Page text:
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6 New Age Cures That Aren’t As Full Of Crap As You Think
Posted: 21 March 2012 06:50 PM   [ Ignore ]   [ # 16 ]
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asanta - 21 March 2012 06:40 PM
Coldheart Tucker - 21 March 2012 04:57 AM

Germany has a government body called “Commission E” which examines herbal medicine and the like.  They do rigorous studies and government policy generally follows their recommendations from what I understand.  (They’ve done an number on St. John’s Wort,  BTW.)  US law generally prohibits the FDA from using results from foreign studies in making policy in regards to drugs and medical procedures.

Germany is also the creator and continuing bastion of the nothing that is homeopathy…

Oh, like Germany is somehow unique in having people creating snake oil products.

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Posted: 22 March 2012 11:11 AM   [ Ignore ]   [ # 17 ]
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CT,

I think asanta’s point was that the German government doesn’t do a very good job of weeding out nonsense therapies despite the work fo the agency you mentioned. You seemed to be suggesting that if the FDA made use of these studies we might do a better job controlling ineffective treatments, but I don’t think that is the case.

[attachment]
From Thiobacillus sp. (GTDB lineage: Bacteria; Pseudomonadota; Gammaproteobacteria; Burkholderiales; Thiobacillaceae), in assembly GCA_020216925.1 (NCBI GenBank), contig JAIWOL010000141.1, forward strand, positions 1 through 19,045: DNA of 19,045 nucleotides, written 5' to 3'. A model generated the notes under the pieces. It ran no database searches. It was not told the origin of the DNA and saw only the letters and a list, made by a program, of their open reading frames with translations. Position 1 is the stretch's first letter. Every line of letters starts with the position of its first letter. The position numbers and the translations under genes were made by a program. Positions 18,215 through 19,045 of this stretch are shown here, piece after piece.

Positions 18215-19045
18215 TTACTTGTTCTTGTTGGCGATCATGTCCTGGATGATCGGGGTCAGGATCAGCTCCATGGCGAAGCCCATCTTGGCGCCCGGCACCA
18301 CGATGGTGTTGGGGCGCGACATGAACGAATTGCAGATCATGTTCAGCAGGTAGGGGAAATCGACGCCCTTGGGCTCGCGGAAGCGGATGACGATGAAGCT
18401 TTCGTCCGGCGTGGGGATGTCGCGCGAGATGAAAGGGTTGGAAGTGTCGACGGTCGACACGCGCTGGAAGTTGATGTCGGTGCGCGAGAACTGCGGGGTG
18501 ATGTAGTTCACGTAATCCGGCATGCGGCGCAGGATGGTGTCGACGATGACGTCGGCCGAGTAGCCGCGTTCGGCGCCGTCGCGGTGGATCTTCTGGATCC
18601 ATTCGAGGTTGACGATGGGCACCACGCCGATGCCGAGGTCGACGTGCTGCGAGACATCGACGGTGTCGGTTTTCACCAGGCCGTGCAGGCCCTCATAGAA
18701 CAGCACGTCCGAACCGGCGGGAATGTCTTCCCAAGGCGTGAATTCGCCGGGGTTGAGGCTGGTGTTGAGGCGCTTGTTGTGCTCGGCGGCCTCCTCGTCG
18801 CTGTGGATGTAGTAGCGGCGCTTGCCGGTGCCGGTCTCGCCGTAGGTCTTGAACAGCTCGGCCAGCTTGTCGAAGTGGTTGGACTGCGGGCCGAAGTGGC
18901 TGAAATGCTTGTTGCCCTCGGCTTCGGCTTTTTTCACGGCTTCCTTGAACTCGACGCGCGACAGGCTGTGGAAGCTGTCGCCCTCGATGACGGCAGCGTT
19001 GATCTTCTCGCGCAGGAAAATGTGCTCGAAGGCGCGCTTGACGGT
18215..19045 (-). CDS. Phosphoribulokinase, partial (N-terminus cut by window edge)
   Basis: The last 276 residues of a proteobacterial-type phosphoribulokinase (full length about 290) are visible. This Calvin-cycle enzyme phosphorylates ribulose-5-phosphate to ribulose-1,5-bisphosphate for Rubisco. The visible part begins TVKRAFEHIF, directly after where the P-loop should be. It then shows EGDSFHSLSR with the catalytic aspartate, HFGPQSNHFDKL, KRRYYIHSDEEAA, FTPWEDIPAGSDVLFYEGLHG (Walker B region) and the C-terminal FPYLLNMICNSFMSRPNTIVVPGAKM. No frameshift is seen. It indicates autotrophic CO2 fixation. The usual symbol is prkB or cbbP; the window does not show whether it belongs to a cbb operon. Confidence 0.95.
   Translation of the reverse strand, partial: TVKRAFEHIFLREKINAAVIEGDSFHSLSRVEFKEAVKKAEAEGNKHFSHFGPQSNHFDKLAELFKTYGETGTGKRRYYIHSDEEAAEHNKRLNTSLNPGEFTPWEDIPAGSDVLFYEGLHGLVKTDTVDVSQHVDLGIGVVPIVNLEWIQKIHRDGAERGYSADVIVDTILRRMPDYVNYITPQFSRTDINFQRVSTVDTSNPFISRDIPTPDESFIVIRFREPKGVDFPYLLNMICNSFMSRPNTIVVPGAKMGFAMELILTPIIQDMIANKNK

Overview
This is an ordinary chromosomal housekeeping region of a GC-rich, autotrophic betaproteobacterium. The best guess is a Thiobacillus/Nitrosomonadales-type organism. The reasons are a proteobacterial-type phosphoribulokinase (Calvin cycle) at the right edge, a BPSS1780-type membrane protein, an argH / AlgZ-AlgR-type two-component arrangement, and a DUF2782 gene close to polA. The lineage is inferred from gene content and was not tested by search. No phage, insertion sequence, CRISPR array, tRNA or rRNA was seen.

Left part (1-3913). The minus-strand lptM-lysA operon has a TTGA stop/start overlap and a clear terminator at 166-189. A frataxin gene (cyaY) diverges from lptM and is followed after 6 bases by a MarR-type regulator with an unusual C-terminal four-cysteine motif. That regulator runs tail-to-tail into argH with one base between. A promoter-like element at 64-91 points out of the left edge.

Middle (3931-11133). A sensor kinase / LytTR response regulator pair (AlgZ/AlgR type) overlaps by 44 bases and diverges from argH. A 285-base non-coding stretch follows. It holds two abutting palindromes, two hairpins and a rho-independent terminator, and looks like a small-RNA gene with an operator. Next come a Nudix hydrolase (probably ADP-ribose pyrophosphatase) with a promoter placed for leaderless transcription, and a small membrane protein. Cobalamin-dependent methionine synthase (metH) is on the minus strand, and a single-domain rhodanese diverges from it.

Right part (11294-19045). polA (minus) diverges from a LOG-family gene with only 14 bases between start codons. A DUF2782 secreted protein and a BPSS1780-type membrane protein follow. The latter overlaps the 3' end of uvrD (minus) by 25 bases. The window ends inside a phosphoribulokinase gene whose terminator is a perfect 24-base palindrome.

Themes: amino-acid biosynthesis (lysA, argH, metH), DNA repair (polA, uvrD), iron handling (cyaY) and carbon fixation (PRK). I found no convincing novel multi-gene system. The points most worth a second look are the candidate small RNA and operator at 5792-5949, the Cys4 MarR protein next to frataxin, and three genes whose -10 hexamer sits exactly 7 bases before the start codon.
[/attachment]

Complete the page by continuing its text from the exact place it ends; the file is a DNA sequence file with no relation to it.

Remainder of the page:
The same is true for other coutnries. The UK NHS, for example, has a group called NICE that writes fantastic evidence-based reviews of CAM therapies, but they still have government health-service sponsored homeopathic hospitals. For better or worse (in this case worse, I think) people tend to get what they want regardless of the evidence concerning whether it is useful for them.

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Posted: 22 March 2012 07:16 PM   [ Ignore ]   [ # 18 ]
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Again, the US hardly has the high ground in this instance.  Pharma companies can’t (or at least they couldn’t, it might have changed in the past few years) hand the results of drug trials done in Europe to the FDA and get a drug approved, they have to rerun them in the US.  Even if there’s no difference in how the trials are ran.  Additionally, in the US, you can walk into nearly any store, buy some homeopathic garbage and “treat” yourself without ever seeing a doctor.  Thus, potentially making your condition worse, exposing others to the same ailment (assuming its something communicable), and driving up healthcare costs because you only go see a doc after your condition worsens to the point where your life is in danger.